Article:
Yesterday, the Republican nominee for Speaker of the U.S. House of Representatives was selected in a meeting of all the Republican Members elected to serve in the 114th Congress. The debate and vote was in a Members-only meeting to allow open discussion and build consensus for the Republican nominee who will face off against the Democrat nominee in a vote on the floor of the House in early January.
John Boehner was selected as the Republican nominee. While he is well liked by many within the Republican conference, I continue to believe that Speaker Boehner has not been sufficiently strong in challenging the President — the most ideologically liberal and obstinate in our nation’s history. Additionally, there are issues on which the Speaker and I continue to disagree.
An effort to replace Speaker Boehner would require several steps, each offering very little chance of success. The first step would be to rally enough Republican dissenting votes to block a 50% + 1 vote on the floor. The Republicans have a historically high 60-seat majority in the newly elected 114th Congress, possibly higher as midterm election vote counts continue.
With this large of a majority, the probability of securing enough dissenting votes is remote, especially after a private nomination meeting.
If 30 or more Republicans voted for someone else and Speaker Boehner did not get a 50% + 1 vote, a second private meeting of the Republican Conference would occur. At that meeting the dissenting Members would have to withstand pressure from the balance of the Republican Conference. The minority of Republicans would have to offer an alternative candidate who the majority of Republicans would accept. The probability that there would be 30 or more dissenters is virtually zero, and likewise the chance that the majority of Republicans would capitulate to the minority is near zero.
If the minority of the Conference somehow prevailed, there would be another vote on the floor, again requiring a 50% + 1 majority. This time, members of the original majority would vote against the new Republican nominee to block the minority. The process would be in shambles, the public would be outraged, and Democrats would be strengthened. If this impossible scenario happened, it would be the worst outcome for those of us who have been fighting for the conservative movement.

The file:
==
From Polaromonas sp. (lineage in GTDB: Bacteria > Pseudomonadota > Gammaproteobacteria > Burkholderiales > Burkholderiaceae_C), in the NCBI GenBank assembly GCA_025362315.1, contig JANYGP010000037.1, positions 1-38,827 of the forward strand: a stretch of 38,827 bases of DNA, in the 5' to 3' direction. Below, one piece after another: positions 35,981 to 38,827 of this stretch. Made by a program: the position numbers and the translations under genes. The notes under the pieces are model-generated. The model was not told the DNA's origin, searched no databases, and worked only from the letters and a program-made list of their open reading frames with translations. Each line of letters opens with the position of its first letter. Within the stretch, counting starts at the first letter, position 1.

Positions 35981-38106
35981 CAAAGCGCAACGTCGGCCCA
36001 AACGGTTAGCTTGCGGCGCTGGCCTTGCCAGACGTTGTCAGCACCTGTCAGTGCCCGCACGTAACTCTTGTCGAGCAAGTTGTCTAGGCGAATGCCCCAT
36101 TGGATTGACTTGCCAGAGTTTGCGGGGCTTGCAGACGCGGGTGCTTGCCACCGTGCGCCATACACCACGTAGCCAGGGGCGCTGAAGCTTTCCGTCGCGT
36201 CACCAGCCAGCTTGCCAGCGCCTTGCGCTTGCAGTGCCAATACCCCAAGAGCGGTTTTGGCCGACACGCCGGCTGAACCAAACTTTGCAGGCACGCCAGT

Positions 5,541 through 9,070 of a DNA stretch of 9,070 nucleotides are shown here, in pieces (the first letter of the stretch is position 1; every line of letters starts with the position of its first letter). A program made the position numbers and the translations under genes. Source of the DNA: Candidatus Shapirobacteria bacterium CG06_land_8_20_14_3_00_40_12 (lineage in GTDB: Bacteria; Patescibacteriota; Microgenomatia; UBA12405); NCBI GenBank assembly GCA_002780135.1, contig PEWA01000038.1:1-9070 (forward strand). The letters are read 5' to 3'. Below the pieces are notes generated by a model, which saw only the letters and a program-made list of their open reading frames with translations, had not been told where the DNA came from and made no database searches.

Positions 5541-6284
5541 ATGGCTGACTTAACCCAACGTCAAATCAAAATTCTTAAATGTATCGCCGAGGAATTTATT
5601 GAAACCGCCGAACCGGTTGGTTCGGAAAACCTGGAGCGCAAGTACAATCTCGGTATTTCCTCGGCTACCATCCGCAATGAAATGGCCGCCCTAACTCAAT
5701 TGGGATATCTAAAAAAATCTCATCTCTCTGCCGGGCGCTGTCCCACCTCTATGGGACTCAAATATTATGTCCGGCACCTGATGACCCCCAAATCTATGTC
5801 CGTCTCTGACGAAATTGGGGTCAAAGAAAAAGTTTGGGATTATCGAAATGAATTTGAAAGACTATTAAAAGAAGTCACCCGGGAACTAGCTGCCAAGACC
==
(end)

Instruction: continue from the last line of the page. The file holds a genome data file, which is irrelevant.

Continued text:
My goal has always been to do what is right for our country, regardless of the political consequences. In my first term, with a smaller Republican majority, I voted against Speaker Boehner on the floor believing that we could deny him a 50% + 1 majority. However, Rep. Boehner was elected as several potential dissenters succumbed to pressure.
While that effort may have been the right move under a smaller Republican majority, it is not the right move under a larger majority.
As the Speaker attempts to balance diverse political viewpoints within the Republican Conference, conservatives must encourage him to lead the Conference in repealing Obamacare, securing the southern border, balancing the budget, and blocking a bad deal with Iran that would endanger Israel and our partners in the Middle East. I intend to send Speaker Boehner a letter letting him know that I will vote for him on the floor, but I expect a bold stance on these issues. Without Harry Reid as a roadblock in the Senate, there is no excuse for the House to under-perform.
The midterm elections proved the vitality of the conservative movement. We are strong and growing stronger. As more conservatives join our ranks in a larger Republican Conference, we must continue doing all we can to advance conservative principles which enable economic growth and keep us morally grounded and militarily strong. As always, I will fiercely guard my independence, continuing to strive for what is right for our country.